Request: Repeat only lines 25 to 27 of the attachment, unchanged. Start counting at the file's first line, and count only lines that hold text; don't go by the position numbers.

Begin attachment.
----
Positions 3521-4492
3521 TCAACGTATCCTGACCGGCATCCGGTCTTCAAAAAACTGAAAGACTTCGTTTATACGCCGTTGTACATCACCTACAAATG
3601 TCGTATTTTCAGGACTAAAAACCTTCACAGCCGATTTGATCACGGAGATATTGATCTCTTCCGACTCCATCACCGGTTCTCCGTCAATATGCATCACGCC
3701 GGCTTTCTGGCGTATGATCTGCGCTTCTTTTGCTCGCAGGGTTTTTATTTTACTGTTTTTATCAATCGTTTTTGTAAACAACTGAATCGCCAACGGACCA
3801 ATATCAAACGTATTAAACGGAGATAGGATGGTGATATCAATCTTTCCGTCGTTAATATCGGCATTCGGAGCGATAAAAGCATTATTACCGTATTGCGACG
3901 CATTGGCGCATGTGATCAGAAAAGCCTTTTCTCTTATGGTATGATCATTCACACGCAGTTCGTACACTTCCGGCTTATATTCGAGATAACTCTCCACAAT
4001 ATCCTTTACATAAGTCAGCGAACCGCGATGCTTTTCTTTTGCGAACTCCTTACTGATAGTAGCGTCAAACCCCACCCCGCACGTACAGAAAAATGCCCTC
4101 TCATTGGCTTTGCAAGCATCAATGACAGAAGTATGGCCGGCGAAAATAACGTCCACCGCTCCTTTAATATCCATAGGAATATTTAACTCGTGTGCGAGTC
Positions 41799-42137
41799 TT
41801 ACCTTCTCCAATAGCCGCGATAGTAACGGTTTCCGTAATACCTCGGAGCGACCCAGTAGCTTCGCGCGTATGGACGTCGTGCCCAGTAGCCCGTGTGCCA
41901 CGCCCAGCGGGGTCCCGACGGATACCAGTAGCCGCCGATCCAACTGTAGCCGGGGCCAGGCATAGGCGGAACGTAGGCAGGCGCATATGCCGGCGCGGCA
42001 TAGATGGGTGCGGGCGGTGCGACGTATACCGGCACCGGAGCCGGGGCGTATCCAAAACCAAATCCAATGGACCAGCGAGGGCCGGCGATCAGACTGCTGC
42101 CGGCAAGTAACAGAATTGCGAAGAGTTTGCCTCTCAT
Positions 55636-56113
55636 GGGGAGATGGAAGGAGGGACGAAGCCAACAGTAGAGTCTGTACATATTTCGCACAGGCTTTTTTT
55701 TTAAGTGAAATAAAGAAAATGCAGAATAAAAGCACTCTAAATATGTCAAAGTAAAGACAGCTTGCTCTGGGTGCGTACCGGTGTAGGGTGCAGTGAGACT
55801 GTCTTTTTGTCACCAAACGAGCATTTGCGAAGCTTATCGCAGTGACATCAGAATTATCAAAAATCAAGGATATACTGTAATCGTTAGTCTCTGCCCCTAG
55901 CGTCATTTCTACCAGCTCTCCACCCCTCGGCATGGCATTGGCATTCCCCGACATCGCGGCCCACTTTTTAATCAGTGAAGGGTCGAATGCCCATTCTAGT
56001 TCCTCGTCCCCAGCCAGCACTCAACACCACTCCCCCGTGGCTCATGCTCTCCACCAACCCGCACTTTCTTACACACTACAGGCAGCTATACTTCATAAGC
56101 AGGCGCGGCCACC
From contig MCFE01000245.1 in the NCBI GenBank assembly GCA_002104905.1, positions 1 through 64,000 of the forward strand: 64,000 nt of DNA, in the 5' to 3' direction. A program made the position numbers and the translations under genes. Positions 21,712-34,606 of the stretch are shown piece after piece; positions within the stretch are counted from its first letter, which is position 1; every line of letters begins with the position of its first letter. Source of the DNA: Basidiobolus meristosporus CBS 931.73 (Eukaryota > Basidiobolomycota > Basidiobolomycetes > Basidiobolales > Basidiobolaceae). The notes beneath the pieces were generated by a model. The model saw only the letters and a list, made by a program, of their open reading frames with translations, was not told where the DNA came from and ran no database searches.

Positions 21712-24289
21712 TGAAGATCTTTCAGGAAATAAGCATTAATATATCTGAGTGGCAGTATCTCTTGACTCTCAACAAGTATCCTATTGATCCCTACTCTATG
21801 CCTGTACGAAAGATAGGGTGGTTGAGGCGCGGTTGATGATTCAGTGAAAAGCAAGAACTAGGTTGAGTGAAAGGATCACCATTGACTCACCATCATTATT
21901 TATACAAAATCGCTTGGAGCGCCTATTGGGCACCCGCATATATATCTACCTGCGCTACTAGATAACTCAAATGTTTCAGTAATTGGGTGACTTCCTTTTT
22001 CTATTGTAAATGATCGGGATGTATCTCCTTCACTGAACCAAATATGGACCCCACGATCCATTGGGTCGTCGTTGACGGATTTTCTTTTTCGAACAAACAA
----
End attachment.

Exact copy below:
21801 CCTGTACGAAAGATAGGGTGGTTGAGGCGCGGTTGATGATTCAGTGAAAAGCAAGAACTAGGTTGAGTGAAAGGATCACCATTGACTCACCATCATTATT
21901 TATACAAAATCGCTTGGAGCGCCTATTGGGCACCCGCATATATATCTACCTGCGCTACTAGATAACTCAAATGTTTCAGTAATTGGGTGACTTCCTTTTT
22001 CTATTGTAAATGATCGGGATGTATCTCCTTCACTGAACCAAATATGGACCCCACGATCCATTGGGTCGTCGTTGACGGATTTTCTTTTTCGAACAAACAA